Good sample consensus estimation of 2D-homographies for vehicle movement detection from thermal videos

Eckart Michaelsen, Uwe Stilla

Research output: Contribution to journalConference articlepeer-review

2 Scopus citations

Abstract

In this contribution we describe a method to assess the activity of vehicles based on airborne image sequences taken by an infrared camera. Active vehicles often appear as a configuration of a dark and a bright spot close to each other. The sensor movement is inferred from image sequences. Due to the fast velocity of the platform estimations of vehicle movements require a precise measurement of the sensor movement. The camera may be tilted with the aircraft giving arbitrarily oblique views. Camera movements are treated as projective 2D-homographies. For the search of a subset of image point correspondences that is free of outliers and gives a precise estimate of the movement we use a production system implementing good sample consensus (GSAC). This new method is derived from the well known RANSAC-decisions and improves them by preferring good samples to random samples. As assessment criterion for minimal samples the area of the smallest triangle in the sample is used. We motivate the criterion for the quality of samples by error propagation through the estimated homography. A comparison is made with other robust estimation techniques namly RANSAC and iterative re-weighted least squares.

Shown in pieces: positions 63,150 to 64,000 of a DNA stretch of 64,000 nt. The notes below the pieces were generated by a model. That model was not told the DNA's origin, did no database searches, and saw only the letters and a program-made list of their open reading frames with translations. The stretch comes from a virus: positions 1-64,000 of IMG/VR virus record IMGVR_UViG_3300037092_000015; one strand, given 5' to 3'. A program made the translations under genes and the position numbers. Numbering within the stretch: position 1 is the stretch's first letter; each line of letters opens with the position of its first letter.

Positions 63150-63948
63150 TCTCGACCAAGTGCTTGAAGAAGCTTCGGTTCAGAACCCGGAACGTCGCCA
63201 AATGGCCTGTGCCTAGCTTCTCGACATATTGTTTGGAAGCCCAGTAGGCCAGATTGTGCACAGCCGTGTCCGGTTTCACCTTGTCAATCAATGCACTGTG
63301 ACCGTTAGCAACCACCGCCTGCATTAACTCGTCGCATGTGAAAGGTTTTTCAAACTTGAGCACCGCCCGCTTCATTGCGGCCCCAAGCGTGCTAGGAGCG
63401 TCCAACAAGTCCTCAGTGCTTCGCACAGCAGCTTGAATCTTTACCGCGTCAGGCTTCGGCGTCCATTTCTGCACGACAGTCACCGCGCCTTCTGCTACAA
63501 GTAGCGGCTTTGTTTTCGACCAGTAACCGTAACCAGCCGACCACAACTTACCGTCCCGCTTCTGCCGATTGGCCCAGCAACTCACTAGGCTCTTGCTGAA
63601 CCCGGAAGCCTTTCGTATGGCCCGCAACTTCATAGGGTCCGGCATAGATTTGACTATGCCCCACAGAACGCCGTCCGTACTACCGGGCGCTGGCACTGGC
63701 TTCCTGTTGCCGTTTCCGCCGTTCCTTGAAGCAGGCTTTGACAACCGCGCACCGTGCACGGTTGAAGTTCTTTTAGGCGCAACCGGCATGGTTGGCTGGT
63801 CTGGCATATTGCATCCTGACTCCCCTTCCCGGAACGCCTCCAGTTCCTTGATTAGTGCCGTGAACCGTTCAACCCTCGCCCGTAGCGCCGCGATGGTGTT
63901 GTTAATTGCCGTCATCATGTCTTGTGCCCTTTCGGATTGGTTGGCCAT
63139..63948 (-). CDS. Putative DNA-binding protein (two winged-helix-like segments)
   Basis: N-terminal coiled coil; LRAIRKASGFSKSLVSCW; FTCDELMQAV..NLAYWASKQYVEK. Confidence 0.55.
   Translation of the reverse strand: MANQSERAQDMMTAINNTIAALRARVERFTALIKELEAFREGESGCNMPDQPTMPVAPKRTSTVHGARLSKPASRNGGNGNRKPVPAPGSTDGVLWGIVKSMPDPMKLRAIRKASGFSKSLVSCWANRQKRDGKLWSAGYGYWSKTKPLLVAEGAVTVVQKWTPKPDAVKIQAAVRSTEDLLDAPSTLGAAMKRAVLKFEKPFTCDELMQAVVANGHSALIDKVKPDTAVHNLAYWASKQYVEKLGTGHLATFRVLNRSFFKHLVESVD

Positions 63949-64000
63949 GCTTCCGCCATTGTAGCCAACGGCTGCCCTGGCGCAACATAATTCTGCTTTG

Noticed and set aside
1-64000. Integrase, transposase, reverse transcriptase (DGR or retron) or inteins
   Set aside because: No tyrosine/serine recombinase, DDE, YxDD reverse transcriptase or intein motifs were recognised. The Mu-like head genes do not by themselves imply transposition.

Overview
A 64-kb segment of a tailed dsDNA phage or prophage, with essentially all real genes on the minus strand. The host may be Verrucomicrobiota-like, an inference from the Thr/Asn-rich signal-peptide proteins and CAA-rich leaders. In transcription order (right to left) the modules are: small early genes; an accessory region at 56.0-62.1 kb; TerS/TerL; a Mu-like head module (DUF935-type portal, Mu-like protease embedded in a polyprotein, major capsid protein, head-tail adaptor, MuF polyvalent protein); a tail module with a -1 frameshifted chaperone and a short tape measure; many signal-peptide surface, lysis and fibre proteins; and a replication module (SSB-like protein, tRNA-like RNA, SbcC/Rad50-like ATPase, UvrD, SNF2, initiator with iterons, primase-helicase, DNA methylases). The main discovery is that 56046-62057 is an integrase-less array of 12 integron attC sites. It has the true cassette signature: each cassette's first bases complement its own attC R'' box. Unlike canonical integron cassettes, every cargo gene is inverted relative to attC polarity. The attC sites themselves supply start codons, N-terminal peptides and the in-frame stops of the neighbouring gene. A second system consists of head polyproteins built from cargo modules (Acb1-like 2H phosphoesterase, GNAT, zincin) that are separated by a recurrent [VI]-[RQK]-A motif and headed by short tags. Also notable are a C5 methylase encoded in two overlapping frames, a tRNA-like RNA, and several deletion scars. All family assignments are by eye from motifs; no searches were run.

Original languageEnglish
Pages (from-to)125-130
Number of pages6
JournalInternational Archives of the Photogrammetry, Remote Sensing and Spatial Information Sciences - ISPRS Archives
Volume34
StatePublished - 2003
Externally publishedYes
Event2003 ISPRS Workshop on Photogrammetric Image Analysis, PIA 2003 - Munich, Germany
Duration: 17 Sep 200319 Sep 2003

Keywords

  • Infrared surveillance
  • Machine vision
  • Object recognition
  • Robust estimation
  • Urban areas
  • Vehicles

Fingerprint

Dive into the research topics of 'Good sample consensus estimation of 2D-homographies for vehicle movement detection from thermal videos'. Together they form a unique fingerprint.

Cite this